Ruminations on Anthony Everitt’s Augustus and Tacitus’ Annals
Celebrity sex scandals, marriage and remarriage, the convolutions of temporary, loveless relationships – they’re all the trashy hallmarks of our day and age, right? Well, yes . . . but we shouldn’t think we’re unique, that civilisation is somehow tipping towards moral catastrophe. Next time you reach for People magazine, read the latest episode of Britney Spears’ sad derangement or wonder how happy Woody Allen is a decade into marriage to his ex-wife’s adopted daughter, remember that the Romans did it first. And, yes, they did it much better.
Sure, everyone knows the Romans weren’t saints. Most of you have probably heard of Roman orgies, even though they had more to do with gluttony than libido. Caligula, by all accounts, was fond of fornication – and we’ll meet him again soon – but even for him it wasn’t just sex and sweat.
Reading Anthony Everitt’s biography of Augustus Caesar recently I was struck by the melodrama in his account of the machinations between the First Citizen himself, his co-ruler and former son-in-law Mark Antony, and Egypt’s Macedonian queen, Cleopatra. In Everitt’s defence, he relies heavily on the writing of Cassius Dio and Appian, who are still the best we’ve got. And the situation was, even for the standard of the times, a little tawdry.
Everitt makes the point several times that sex, love and social relations were intertwined but by no means inseparable as the Roman Republic breathed its last. That Cleopatra was a sexual conquest for Augustus and Antony was largely incidental to her role in the politics of the coming Empire. She was both a chattel and a subordinate ruler: one did not necessarily imply the other.
And a particularly interesting sideshow to the whole affair – something that has been obscured by the popularity of Shakespeare’s tale of impossible love, Antony and Cleopatra – is that the queen had also been lover to Julius Caesar, Augustus’ great uncle and adoptive father, and bore old Juli a son. You might like to think of her as an astute ruler, working her wiles on the strong men of the region. Or you could think of her as the Paris Hilton of the ancient Mediterranean.
History, as I mentioned again recently, is always a judgemental narrative, both for historians and for their audiences. What I’m describing here goes beyond the scope of Anthony Everitt’s narrative, but most of the detail resides within it, waiting to be reinterpreted a little less formally.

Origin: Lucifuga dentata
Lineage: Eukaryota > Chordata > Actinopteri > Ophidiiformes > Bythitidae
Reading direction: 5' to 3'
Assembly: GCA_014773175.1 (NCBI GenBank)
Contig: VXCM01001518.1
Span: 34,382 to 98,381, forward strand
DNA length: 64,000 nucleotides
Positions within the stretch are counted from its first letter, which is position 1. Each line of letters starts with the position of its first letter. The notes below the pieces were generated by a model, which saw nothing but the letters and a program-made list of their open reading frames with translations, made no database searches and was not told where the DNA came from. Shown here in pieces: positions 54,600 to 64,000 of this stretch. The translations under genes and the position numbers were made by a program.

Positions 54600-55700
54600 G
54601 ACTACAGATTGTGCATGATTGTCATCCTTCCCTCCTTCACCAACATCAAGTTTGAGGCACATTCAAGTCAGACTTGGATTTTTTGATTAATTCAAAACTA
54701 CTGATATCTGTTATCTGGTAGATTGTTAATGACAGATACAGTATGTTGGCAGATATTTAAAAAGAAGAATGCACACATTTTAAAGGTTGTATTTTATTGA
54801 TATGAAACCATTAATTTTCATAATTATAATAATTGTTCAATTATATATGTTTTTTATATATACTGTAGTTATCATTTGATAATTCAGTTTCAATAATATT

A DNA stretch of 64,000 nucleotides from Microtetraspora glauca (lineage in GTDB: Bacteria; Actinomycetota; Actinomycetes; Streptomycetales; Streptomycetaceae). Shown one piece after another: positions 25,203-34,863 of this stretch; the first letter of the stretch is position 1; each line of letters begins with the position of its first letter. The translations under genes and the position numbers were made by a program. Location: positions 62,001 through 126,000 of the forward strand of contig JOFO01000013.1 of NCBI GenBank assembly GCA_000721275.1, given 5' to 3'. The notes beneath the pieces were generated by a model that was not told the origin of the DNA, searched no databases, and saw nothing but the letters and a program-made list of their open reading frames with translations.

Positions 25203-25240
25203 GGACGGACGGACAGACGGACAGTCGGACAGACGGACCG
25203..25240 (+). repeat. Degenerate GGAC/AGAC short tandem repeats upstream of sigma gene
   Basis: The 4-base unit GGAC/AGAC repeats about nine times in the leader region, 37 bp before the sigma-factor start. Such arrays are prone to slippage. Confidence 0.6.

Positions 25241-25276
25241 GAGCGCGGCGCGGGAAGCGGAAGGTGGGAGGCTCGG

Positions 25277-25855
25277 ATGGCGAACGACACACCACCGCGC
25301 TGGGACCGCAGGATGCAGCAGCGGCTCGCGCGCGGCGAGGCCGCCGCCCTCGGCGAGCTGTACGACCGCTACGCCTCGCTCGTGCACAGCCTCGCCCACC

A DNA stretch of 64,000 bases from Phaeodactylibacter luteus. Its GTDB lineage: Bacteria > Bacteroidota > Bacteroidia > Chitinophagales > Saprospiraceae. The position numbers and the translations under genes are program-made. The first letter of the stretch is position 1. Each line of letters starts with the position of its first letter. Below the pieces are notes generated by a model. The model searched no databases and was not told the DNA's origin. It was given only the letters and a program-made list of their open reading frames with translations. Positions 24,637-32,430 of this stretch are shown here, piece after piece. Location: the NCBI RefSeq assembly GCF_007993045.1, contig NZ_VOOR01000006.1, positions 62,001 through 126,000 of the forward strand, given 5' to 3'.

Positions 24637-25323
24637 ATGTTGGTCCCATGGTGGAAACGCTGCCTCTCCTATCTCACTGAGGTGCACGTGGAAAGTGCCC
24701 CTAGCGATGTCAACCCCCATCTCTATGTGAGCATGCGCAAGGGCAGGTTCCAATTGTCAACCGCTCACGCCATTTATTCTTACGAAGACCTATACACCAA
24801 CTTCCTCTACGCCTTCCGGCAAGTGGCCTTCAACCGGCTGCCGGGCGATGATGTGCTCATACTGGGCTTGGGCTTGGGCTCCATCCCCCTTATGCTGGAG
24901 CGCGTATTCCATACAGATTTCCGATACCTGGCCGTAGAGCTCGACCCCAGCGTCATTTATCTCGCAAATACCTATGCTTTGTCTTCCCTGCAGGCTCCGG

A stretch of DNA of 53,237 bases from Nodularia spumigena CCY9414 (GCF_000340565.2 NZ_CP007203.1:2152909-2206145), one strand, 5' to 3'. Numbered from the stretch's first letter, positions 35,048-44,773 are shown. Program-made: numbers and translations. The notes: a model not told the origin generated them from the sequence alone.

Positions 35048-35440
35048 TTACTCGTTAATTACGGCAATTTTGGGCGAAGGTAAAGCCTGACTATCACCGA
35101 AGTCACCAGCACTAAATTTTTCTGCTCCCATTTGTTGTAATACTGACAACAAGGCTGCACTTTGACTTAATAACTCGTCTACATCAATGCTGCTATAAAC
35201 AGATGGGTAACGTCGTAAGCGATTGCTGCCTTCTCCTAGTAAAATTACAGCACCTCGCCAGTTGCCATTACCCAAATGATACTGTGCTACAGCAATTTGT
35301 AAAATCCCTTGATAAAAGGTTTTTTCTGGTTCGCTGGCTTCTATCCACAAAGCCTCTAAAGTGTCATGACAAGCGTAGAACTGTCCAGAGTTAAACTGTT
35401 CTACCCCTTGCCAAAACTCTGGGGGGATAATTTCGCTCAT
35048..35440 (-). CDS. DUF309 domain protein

Still, as he passes the end of Augustus’ life and looks at the first emperors and the decline of the Julio-Claudian dynasty, Everitt loosens up a bit. Actually, he does that at the front of the book as well, if you read between the lines of the intriguing family tree he offers. The image is of a house divided, reunited, and glued back together at odd angles.
Augustus died old and particularly accomplished, but he had to leave his position to Tiberius, the son of his second wife Livia by her first marriage. By now sole ruler, the old boy wasn’t too happy with this even though he had adopted Tiberius, and in his will also adopted Livia, allowing her to retain much of his wealth. So the man who was adopted by his own great uncle, who vied with his own former son-in-law to bed Cleopatra, who adopted the step-son he didn’t even like, also adopted his own wife.
And it went downhill from there.
Power skipped a generation for a while, and settled upon Caligula, Livia’s great-grandson, he of the whorehouse in the forum. When the mad fool died it turned out that his uncle, Claudius, wasn’t as feeble as it seemed, and under his firm hand the Empire righted itself. Claudius even oversaw the conquest of the rude tribes of the British Isles, which was an impressive extension of Roman military logistics and tactical strength. But for his second wife he took Agrippina, his niece, and the rot really set in.
Agrippina murdered her husband and installed in power a son by her first marriage: “Nero, still almost a boy and emperor only by crime”, as Tacitus wrote in his Annals. Not incidentally, he was also Claudius’ adopted son and son-in-law, having married the then emperor’s daughter from his first marriage when only sixteen. Still, it was a step up from uncle Caligula, who was reputedly very fond of his own horse.
Penguin recently released extracts from the Annals under the rather fitting title The Madness of Nero. It’s a small book well worth reading if you’re interested in ancient Rome, not only for the descriptions of political life, but also for vitriol with which Tacitus describes the transition of power. But spare a thought for Nero. In marrying Claudius’ daughter he married his own aunt and step-sister; his mother was also his great aunt by marriage. Not surprisingly he was a little addle-brained.
Nero committed suicide in AD 68, and it’s a little perplexing that the whole Empire didn’t just keel over with him. Yet the truly big zinger is closer to home. We often look back and don’t see enough of ourselves in the past. The puzzle is not that Rome survived, but that the Western world recognises so little of the sullied Empire in its own casual misbehaviour.